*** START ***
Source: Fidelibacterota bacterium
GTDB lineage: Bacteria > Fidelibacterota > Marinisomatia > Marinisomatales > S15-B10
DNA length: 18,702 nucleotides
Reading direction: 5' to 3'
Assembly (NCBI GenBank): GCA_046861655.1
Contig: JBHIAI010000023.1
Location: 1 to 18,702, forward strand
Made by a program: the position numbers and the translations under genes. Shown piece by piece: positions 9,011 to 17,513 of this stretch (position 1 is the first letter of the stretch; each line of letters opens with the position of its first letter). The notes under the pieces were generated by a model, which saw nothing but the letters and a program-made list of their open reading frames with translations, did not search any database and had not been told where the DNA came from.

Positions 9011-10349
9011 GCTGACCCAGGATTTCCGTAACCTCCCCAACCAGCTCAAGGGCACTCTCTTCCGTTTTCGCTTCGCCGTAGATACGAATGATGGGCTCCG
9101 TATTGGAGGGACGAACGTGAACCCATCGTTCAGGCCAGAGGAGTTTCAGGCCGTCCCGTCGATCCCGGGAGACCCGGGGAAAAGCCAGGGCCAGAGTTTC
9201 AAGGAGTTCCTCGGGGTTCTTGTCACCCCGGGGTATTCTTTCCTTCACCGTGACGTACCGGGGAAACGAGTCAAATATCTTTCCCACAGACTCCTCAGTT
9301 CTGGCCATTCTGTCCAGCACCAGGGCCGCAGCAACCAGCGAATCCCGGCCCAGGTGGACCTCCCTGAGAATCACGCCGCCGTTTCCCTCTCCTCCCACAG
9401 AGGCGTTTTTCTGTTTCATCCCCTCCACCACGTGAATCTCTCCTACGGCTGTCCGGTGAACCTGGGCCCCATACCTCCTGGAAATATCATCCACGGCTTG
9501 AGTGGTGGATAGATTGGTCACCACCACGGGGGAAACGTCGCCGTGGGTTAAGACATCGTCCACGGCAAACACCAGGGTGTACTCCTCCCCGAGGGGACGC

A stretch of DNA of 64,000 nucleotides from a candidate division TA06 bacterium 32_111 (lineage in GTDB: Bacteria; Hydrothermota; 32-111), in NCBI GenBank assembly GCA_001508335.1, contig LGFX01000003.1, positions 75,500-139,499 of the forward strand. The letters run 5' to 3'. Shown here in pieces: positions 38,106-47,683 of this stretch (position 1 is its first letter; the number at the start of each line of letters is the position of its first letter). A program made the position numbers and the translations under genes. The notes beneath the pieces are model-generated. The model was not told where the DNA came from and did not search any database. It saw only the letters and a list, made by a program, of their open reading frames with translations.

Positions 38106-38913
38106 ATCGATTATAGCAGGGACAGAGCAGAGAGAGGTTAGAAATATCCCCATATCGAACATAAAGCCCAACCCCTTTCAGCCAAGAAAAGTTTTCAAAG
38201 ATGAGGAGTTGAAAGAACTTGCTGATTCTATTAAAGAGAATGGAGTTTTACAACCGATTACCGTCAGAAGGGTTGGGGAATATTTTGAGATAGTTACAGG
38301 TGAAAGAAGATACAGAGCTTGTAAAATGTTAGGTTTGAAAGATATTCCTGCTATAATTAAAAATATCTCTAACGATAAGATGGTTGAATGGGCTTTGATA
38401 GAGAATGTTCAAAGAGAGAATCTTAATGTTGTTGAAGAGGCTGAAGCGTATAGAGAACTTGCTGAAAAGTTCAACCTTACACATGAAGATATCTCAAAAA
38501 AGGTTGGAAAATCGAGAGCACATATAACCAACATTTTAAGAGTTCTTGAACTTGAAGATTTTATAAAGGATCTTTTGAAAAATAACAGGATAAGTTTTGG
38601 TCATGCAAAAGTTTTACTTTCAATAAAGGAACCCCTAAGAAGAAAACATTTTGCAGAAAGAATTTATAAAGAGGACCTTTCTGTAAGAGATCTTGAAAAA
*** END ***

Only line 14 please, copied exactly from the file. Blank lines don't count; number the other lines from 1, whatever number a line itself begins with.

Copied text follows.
9401 AGGCGTTTTTCTGTTTCATCCCCTCCACCACGTGAATCTCTCCTACGGCTGTCCGGTGAACCTGGGCCCCATACCTCCTGGAAATATCATCCACGGCTTG